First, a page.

This is a show to sprint to!
Sneaker fans can get their kicks at a new Brooklyn Museum exhibit devoted to athletic shoes and the people who love them. The designer of “Out of the Box: the Rise of Sneaker Culture” said that Brooklyn is the perfect spot to launch the traveling show. The borough’s reputation, she said, matches the urban and masculine nature of sneaker culture.
“It’s infused with a very seductive hyper-masculinity,” said Elizabeth Semmelhack, the designer of the exhibit. “There’s a toughness and authenticity that comes out of Brooklyn that just speaks to people globally.”
And the poster shoe of the exhibit is the Air Jordan I, named after Brooklyn-born basketball icon Michael Jordan. The shoe appears on all of the exhibit’s posters and ads
“Air Jordans are so central to sneaker culture, they’re in every city around the world, and I think the fact that he’s a Brooklyn native is fantastic,” said Semmelhack.
The Brooklyn Museum has explored shoe culture before — a 2014 exhibit explored the history of high heels — and Semmelhack, who is the senior curator of the Bata Shoe Museum in Toronto, says that covering sneakers is a natural next step.
“How could I not do sneakers?” she said. “I think that there’s no argument that sneakers and sneaker culture has been so important to culture for the last 50 years.”
Visitors will only need a sneak peek to discover that the sneaker’s history runs all the way back to the 19th century. The show has placards overflowing with information to separate shoes designed for different sports, including basketball, tennis, and track and field, and flatscreen TVs show each type of shoe in action.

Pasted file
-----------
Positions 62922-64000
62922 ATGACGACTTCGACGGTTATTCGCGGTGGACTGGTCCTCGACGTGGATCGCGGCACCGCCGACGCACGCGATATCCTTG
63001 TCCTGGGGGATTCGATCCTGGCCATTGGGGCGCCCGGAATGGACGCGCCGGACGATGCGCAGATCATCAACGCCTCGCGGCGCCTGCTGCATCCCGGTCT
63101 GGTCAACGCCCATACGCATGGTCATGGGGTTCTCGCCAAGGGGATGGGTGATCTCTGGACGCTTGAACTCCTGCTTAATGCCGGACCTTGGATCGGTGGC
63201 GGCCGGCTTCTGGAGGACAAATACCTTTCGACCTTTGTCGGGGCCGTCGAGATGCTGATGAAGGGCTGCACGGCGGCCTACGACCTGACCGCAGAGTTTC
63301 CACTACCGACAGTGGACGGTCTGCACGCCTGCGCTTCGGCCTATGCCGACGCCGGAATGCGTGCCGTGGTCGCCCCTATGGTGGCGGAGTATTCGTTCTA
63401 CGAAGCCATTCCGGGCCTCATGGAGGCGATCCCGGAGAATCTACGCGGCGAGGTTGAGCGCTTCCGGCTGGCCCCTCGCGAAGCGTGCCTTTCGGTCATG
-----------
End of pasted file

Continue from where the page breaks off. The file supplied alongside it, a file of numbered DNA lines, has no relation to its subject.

“There’s a sneaker for everyone in here,” Semmelhack said.
The Brooklyn stop of the tour has one unique feature that will not recur at other locations: designer sneakers dangling from wires above the heads of museum visitors. The display is a nod to the urban tradition of hanging shoes on a telephone line.
“It’s kind of a fun, quasi-provocative, design element that we added to our presentation here,” said Brooklyn Museum curator Lisa Small. “We were thinking about ways that sneakers are seen in culture today and if you live in an urban environment, I’m sure that some time or another you have seen sneakers hanging over wire.”
Small wants the exhibit to educate people on both sneaker culture and urban culture, and to quell any negative connotations associated with the cultures.
“We have an incredibly diverse audience here at the Brooklyn museum, so we took this popular cultural item of fashion, and really investigated it in a rich historical way,” said Small. “We’re hoping that people come, whether they are sneakerheads, or they’re just interested in design, fashion, or really history and culture.”
“Out of the Box: the Rise of Sneaker Culture” at Brooklyn Museum [200 Eastern Pkwy. at Washington Avenue in Prospect Heights, (718) 638–5000, www.brook